Coming off a very emotional victory over Louisville, it would only be natural for Clemson to experience a let down of some kind Friday night in Boston.
At least that’s what the Boston College faithful were hoping. Maybe the Eagles would catch the Tigers sleeping, especially on a short week.
In the first couple minutes, that actually appeared to be the case, but after the Eagles failed to convert a golden opportunity into a touchdown, Clemson seized control and dominated 56-10.
Entering the game with the top defense in the ACC, the only chance Boston College had Friday night was if they turned the game into a defensive struggle. The Eagles were going to have to force a couple turnovers and win the special teams battle too.
Within the first three minutes of Friday’s contest, all was going according to plan for Boston College. The Eagles induced a three-and-out on the Tigers’ first drive, and despite also having to punt after three offensive plays, Boston College had the momentum because they recovered Clemson punt returner Ray-Ray McCloud’s fumble.
That setup Boston College with first-and-goal at the Clemson 9-yard line. However, the golden opportunity was wasted when the Eagles were unable to convert the great field position into a touchdown. Running back Jon Hillman gained five yards on the first two plays to move the offense to the four, but quarterback Patrick Towles’ incompletion on third down brought out the field goal unit.
Although Boston College had an early lead, the team’s momentum was obviously lost. Then, the lead was too.
Clemson scored on Wayne Gallman’s 59-yard run just four plays later to take a 7-3 lead, which they wouldn’t give up the rest of the night.
After forcing the three-and-out on their first defensive possession, Boston College allowed three plays of 50 yards or more over the next three drives, which all ended in touchdowns. Clemson gashed the BC defense for 165 yards on just three plays, two passes and a run.
Coming into the night, Boston College was allowing just 202.0 yards of offense per game, but against Clemson, they had yielded more than 75 percent of that allotment on only three plays in the first quarter. The Eagles don’t have the offensive firepower to trade blows like that, so they needed their defense to play much better than it did to beat the Tigers.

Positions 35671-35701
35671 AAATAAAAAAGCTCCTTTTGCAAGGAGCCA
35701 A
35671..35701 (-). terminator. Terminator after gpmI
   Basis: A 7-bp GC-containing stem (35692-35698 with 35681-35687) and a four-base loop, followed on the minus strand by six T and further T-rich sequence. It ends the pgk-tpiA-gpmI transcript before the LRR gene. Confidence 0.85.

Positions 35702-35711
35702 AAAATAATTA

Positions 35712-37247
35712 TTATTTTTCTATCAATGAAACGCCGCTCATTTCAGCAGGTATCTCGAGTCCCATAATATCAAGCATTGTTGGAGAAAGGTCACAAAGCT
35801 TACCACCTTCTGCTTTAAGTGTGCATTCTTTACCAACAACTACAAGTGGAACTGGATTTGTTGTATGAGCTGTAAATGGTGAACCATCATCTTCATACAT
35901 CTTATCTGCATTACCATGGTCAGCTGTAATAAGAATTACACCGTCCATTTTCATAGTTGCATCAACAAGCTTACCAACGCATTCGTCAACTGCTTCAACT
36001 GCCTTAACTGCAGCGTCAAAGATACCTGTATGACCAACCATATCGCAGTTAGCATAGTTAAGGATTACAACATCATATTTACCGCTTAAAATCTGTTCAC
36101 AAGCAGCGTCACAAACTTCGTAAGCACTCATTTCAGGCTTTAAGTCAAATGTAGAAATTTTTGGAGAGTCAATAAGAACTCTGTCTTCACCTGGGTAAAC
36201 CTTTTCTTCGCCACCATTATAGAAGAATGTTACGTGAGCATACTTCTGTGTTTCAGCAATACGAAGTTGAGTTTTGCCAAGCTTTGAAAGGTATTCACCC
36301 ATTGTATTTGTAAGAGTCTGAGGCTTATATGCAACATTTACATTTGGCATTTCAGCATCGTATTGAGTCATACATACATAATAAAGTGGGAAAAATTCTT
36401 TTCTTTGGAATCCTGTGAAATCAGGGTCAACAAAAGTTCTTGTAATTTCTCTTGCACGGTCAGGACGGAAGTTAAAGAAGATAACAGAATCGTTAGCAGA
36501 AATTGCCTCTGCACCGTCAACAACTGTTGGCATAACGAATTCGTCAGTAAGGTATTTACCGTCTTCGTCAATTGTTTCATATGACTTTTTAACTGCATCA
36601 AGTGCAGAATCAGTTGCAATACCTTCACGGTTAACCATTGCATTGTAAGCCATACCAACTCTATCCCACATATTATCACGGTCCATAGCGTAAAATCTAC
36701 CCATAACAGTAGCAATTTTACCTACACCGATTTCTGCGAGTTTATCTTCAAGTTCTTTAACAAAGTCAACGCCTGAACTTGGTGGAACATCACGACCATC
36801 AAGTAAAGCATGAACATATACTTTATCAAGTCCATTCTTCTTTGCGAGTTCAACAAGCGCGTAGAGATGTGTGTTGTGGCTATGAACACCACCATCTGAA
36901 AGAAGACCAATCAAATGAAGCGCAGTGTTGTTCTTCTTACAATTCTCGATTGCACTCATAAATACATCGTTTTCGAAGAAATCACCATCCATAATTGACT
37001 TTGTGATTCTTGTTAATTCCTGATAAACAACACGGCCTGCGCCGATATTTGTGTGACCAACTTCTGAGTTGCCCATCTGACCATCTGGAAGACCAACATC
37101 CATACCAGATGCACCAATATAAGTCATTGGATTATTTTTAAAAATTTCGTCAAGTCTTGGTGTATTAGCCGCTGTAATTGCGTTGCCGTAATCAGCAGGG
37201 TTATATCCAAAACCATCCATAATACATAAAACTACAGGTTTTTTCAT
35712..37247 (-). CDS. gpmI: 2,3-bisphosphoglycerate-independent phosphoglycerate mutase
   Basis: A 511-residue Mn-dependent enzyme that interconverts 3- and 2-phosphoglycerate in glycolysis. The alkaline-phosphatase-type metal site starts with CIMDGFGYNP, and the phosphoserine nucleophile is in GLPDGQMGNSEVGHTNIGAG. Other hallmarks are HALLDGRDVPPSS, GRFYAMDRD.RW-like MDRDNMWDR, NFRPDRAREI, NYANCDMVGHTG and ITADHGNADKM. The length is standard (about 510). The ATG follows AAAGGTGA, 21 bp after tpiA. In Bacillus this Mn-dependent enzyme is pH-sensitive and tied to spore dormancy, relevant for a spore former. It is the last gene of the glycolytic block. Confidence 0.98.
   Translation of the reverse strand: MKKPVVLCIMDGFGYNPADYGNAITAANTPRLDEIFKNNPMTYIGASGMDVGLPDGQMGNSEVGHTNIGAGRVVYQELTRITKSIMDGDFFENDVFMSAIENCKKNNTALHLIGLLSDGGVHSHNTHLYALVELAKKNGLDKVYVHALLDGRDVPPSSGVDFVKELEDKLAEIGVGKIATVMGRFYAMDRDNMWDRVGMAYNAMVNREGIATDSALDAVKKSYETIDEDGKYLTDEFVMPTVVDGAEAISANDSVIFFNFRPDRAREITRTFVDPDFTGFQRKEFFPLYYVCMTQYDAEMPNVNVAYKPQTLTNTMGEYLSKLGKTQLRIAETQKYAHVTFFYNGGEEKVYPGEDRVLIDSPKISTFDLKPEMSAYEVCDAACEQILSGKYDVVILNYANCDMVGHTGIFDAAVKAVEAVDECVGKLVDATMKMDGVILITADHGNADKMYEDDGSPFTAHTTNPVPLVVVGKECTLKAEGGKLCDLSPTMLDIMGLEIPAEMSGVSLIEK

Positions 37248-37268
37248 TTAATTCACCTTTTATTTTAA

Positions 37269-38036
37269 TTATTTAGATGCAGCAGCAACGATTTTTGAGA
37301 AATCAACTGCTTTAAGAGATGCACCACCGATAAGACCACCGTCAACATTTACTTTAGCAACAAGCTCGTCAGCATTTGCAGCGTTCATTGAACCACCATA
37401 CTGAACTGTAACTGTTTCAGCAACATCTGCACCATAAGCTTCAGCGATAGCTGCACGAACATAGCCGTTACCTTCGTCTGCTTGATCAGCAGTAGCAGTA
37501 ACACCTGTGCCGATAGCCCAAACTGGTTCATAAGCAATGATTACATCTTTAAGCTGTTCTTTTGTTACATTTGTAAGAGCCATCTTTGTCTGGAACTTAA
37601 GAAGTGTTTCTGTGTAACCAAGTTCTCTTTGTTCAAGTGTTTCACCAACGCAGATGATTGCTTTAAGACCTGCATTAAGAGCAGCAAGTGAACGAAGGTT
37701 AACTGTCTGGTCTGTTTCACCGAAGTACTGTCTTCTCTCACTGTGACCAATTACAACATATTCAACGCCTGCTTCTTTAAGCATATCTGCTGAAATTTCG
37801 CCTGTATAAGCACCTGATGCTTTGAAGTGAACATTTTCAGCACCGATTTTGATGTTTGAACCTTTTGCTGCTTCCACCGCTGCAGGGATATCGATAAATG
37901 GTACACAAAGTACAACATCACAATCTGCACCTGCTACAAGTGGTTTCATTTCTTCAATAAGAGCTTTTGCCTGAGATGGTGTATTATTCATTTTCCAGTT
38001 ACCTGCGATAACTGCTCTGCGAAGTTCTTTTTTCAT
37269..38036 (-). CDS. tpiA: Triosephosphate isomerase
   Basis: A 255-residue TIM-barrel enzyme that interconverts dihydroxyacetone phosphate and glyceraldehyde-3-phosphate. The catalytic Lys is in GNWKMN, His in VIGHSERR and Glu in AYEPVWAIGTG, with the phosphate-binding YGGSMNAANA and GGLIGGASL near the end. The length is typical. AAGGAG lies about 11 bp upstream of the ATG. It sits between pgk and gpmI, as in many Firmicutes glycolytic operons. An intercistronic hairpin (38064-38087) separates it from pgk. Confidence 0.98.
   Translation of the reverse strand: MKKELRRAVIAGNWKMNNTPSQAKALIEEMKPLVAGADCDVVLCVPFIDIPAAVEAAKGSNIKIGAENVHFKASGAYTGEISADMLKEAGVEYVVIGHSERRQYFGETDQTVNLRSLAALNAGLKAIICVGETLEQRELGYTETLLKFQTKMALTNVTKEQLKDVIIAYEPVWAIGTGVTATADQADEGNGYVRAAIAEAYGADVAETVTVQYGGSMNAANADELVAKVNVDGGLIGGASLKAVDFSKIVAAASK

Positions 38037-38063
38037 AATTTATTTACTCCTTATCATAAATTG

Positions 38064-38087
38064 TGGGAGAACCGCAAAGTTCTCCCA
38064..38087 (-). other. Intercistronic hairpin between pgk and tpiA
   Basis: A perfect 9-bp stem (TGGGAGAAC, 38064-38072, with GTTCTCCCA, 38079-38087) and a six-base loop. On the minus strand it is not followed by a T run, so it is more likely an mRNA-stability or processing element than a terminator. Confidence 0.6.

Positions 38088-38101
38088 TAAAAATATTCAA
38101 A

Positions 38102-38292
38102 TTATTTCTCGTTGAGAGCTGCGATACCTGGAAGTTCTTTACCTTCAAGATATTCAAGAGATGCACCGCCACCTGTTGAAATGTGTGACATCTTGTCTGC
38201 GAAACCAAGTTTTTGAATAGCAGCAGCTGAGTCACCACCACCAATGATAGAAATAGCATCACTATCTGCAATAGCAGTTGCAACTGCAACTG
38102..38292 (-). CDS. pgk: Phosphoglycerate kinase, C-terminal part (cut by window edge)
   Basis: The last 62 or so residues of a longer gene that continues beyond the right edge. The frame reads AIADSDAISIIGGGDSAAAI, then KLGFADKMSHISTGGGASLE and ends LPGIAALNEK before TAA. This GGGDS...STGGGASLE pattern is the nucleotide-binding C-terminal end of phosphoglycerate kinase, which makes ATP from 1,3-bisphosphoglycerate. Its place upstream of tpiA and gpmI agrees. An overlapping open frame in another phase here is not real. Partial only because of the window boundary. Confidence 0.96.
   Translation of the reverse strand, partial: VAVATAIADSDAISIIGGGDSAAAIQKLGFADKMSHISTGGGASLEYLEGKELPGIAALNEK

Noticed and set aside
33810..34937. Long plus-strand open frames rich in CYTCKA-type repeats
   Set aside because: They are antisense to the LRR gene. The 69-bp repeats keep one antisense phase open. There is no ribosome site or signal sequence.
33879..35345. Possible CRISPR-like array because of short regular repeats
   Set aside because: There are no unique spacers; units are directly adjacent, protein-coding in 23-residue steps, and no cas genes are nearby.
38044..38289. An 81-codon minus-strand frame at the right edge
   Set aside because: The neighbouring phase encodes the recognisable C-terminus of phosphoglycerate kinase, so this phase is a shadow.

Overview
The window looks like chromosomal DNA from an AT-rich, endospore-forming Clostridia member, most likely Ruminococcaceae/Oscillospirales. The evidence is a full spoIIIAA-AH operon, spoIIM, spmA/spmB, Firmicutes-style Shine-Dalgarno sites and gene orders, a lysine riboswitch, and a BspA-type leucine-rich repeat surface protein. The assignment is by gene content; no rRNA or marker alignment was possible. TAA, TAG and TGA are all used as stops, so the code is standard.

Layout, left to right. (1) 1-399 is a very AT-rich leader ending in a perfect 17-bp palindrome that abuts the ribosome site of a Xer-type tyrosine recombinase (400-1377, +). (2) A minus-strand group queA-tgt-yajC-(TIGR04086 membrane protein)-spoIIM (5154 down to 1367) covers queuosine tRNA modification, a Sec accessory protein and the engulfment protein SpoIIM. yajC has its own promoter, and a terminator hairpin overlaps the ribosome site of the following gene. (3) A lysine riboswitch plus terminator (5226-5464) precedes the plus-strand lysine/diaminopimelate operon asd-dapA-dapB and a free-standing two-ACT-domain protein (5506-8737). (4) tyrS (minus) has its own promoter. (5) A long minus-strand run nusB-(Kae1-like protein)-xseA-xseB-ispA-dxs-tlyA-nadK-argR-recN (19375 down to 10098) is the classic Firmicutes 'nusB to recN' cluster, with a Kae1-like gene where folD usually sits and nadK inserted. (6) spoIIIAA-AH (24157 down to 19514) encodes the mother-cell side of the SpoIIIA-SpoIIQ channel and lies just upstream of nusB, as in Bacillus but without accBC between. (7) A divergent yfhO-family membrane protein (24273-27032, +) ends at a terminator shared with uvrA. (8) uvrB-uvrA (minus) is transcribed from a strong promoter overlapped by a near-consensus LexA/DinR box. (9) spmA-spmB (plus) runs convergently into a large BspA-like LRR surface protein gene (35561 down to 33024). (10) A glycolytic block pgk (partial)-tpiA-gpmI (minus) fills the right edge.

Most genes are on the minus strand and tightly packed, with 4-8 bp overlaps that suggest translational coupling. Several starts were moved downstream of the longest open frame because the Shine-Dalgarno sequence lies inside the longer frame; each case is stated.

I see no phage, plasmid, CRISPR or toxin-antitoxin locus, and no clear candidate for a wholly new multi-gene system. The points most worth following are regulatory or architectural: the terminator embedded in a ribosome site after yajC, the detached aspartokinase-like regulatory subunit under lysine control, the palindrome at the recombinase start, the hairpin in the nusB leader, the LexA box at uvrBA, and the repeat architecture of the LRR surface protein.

Boston College finally got something going on offense at the beginning of the second quarter, but once again, the drive bogged down inside the 10-yard line.
The Eagles had second-and-goal at Clemson’s 3-yard line, and they were unable to punch it across the goal line. On third-and-goal from the one, the Tigers stopped Towles on a quarterback sneak for no gain, and then on fourth down, Towles fumbled the snap, which Clemson recovered.
Boston College received another chance, though, when Clemson was called for offsides on fourth down. From the half-yard line, again the Eagles tried to sneak it in with Towles, but once more, he inexplicably had trouble with the snap. Clemson stopped him for a 1-yard loss once he did finally corral the ball.
The Eagles were able to run for 155 yards Friday night, but it took 48 attempts, so Boston College averaged just 3.2 yards per rush. Towles had an awful day passing, as he completed half of his throws, and the team finished with just 96 passing yards.
Clemson outgained Boston College 503-251. The lost extends the Eagles’ ACC losing streak to 11.
Fortunately, their next opponent, Syracuse, is the last one they defeated in conference – at home the final week of the regular season in 2014. The Orange defense has been atrocious, so the Eagles offense should have a better showing next week, but they’ll have to solve their defensive problems from Friday because Syracuse does produce a lot of big plays themselves.
If Boston College is unable to beat Syracuse at home next week, it could be another winless season in conference play.